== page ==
Messages are sent to devices within a specified location using geofencing technology and overriding any ‘do not disturb’ settings. The text within the alert cannot be edited or forwarded which safeguards the credibility of the instructions as the situation unfolds, giving the recipient peace of mind to do their job effectively and confidently.
It is simple to use, with an intuitive user interface which can sit on multiple devices and operating systems, sending and tracking mass safety messages to thousands of employees simultaneously with the capacity to send around 2,000 messages per second.
Body worn video
Another form of technology that provides a further layer of security is a body worn camera. Overt and obvious, body worn video technology often works as a deterrent to aggressive and violent behaviour. However, when we’re talking about meticulously planned acts of terror, body cameras serve a different purpose.
Attached to an individual, they provide an alternative perspective of events to CCTV cameras which might not be able to capture people’s faces, particularly if the venue has been previously scouted as you would expect it to have been. Additionally, body worn cameras are not fixed in a set location; this mobility means that footage can be captured from wherever the incident is taking place.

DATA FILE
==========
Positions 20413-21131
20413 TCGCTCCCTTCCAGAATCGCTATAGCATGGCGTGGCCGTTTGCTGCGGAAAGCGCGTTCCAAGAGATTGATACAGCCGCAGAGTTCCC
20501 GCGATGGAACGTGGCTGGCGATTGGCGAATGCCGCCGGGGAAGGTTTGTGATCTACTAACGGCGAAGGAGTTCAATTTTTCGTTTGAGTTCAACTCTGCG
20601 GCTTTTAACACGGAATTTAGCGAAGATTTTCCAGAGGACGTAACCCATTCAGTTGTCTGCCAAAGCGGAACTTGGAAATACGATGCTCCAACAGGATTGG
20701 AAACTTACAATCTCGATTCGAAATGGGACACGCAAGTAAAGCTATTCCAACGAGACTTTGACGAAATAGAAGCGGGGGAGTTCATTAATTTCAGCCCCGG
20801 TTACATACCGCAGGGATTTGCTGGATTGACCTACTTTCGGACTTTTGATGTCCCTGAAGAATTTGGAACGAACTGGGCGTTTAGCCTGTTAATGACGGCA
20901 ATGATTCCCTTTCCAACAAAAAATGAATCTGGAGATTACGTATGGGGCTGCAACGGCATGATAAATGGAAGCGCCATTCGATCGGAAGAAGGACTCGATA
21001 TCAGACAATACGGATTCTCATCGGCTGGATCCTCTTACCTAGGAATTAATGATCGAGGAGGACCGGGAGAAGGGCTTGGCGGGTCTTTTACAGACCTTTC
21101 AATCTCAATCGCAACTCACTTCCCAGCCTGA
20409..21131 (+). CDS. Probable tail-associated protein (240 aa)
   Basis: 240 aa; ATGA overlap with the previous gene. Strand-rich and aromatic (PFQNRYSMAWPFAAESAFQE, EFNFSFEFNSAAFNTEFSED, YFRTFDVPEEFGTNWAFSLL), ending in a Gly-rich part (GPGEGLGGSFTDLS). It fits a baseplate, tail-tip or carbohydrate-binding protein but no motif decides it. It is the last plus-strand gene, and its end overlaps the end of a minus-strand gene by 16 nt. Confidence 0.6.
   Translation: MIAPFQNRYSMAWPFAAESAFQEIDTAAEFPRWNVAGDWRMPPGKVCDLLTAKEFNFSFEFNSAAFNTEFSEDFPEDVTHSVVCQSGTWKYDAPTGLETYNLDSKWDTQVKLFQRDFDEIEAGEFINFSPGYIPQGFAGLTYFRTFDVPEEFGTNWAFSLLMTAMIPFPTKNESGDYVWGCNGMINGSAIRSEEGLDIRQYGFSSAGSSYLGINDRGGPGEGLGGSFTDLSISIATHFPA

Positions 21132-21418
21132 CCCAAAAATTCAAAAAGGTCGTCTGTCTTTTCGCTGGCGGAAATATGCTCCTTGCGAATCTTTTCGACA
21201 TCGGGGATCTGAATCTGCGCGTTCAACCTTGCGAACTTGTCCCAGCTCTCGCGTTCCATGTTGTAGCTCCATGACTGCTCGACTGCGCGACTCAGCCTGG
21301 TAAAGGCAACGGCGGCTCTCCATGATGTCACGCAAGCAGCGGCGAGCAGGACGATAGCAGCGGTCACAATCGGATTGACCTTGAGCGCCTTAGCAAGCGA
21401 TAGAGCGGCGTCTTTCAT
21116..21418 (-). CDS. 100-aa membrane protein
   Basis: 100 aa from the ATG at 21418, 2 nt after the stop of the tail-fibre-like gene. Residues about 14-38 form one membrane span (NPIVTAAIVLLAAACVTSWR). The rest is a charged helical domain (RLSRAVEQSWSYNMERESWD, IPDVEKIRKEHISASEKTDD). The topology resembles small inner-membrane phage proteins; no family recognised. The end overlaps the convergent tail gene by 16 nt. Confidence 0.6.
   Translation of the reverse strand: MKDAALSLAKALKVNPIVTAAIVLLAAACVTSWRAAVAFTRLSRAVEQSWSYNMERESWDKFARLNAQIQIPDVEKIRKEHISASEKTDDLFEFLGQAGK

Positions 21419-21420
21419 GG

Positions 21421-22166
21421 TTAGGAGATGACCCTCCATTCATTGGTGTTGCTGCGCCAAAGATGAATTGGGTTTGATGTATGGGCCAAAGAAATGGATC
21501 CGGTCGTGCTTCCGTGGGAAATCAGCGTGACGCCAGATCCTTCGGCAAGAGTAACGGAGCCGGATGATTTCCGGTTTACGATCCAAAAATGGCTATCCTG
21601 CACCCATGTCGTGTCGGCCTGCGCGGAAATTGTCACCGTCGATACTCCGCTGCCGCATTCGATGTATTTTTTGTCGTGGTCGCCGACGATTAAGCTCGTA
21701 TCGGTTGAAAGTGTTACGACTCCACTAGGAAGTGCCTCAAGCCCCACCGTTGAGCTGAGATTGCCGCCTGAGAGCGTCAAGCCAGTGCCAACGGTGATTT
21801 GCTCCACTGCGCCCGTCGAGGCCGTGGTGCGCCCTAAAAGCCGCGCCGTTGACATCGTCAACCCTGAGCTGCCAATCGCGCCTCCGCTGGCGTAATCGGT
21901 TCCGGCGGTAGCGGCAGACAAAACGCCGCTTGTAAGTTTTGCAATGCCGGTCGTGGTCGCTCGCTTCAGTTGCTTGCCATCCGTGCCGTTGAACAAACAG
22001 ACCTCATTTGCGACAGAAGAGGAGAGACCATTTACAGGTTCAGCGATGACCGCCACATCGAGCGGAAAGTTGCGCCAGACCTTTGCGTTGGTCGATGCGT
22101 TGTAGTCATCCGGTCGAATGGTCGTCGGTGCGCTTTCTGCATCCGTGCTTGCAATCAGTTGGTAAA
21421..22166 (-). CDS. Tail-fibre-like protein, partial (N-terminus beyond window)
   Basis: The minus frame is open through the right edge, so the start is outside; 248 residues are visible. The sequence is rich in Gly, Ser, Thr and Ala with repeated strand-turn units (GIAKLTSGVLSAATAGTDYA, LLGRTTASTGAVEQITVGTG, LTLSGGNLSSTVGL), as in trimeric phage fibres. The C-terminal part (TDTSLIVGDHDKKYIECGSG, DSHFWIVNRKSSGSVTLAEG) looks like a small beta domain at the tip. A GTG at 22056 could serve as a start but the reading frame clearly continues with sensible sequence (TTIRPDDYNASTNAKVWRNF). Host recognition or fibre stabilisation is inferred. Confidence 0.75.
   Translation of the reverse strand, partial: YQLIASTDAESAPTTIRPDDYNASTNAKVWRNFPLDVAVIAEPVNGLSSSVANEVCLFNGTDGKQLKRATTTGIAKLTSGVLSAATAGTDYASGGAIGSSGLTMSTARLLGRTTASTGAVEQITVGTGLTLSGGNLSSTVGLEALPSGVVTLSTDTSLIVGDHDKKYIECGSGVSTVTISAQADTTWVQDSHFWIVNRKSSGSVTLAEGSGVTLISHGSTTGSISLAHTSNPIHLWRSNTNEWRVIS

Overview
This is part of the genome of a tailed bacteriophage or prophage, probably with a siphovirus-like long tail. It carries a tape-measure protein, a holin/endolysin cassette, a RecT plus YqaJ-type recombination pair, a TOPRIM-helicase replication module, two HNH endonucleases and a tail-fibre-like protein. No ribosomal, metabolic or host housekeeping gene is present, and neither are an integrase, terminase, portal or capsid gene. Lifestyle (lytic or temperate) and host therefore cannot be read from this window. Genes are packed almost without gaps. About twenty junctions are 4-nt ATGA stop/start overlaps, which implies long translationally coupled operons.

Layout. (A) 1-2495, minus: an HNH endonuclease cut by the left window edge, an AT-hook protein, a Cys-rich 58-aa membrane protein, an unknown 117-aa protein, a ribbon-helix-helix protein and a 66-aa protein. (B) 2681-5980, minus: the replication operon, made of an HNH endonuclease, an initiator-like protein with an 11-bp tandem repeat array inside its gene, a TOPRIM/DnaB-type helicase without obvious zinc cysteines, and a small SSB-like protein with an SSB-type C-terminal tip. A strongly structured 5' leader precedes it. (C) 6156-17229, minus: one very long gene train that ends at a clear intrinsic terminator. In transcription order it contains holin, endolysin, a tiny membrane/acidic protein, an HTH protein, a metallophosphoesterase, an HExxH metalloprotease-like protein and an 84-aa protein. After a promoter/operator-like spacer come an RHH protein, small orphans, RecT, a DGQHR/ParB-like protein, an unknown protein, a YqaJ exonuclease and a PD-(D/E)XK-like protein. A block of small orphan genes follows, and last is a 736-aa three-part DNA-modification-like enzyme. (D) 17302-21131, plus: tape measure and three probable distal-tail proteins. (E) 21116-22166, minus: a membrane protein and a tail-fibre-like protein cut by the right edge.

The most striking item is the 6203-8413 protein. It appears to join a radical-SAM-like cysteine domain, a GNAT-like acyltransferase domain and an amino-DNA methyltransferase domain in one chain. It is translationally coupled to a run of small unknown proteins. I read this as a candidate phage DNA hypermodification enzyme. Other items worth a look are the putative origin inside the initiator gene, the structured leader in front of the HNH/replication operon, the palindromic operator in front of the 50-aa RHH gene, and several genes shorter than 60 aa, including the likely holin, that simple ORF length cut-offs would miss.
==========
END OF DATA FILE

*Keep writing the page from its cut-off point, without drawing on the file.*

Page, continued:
Be sure to choose a high-spec camera that can do more than just record events. Peoplesafe’s body worn video solution works alongside the Peoplesafe Pro App so that an SOS alert can be triggered enabling a two-way communication to the Alarm Receiving Centre (ARC) where a Controller can listen to events as they unfold and react accordingly. This means that those not at the scene can provide advice and instruction at a time when the wearer is likely to be under extreme stress.
The Alarm Receiving Centre operates 24 hours a day, 7 days a week and is manned by highly trained, experienced staff who are experts at handling crisis situations of all kinds. It is certified against BS EN 50518:2019 Category 1 and BS 8484:2016. Not only is the ARC on hand to provide support to those on the ground during a crisis, they also have access to the highest level of police response, giving them direct access to police control rooms without the need for a 999 call.